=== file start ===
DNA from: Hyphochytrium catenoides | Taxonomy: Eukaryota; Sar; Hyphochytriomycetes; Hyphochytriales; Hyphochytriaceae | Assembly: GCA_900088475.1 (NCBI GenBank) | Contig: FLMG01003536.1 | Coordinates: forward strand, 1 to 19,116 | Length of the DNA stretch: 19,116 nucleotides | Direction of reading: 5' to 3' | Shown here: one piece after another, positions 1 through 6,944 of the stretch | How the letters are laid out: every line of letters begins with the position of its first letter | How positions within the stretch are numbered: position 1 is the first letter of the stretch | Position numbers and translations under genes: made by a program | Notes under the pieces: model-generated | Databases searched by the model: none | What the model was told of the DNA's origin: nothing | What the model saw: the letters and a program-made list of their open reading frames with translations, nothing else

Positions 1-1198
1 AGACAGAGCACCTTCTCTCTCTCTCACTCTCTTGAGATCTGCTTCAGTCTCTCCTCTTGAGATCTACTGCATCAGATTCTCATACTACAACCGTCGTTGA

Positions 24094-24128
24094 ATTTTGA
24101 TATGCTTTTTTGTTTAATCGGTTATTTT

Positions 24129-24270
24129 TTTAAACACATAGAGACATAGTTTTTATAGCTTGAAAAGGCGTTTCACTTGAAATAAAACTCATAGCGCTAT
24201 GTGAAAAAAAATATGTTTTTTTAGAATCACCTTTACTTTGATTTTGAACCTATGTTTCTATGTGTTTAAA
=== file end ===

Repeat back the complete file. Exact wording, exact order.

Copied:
DNA from: Hyphochytrium catenoides | Taxonomy: Eukaryota; Sar; Hyphochytriomycetes; Hyphochytriales; Hyphochytriaceae | Assembly: GCA_900088475.1 (NCBI GenBank) | Contig: FLMG01003536.1 | Coordinates: forward strand, 1 to 19,116 | Length of the DNA stretch: 19,116 nucleotides | Direction of reading: 5' to 3' | Shown here: one piece after another, positions 1 through 6,944 of the stretch | How the letters are laid out: every line of letters begins with the position of its first letter | How positions within the stretch are numbered: position 1 is the first letter of the stretch | Position numbers and translations under genes: made by a program | Notes under the pieces: model-generated | Databases searched by the model: none | What the model was told of the DNA's origin: nothing | What the model saw: the letters and a program-made list of their open reading frames with translations, nothing else

Positions 1-1198
1 AGACAGAGCACCTTCTCTCTCTCTCACTCTCTTGAGATCTGCTTCAGTCTCTCCTCTTGAGATCTACTGCATCAGATTCTCATACTACAACCGTCGTTGA

Positions 24094-24128
24094 ATTTTGA
24101 TATGCTTTTTTGTTTAATCGGTTATTTT

Positions 24129-24270
24129 TTTAAACACATAGAGACATAGTTTTTATAGCTTGAAAAGGCGTTTCACTTGAAATAAAACTCATAGCGCTAT
24201 GTGAAAAAAAATATGTTTTTTTAGAATCACCTTTACTTTGATTTTGAACCTATGTTTCTATGTGTTTAAA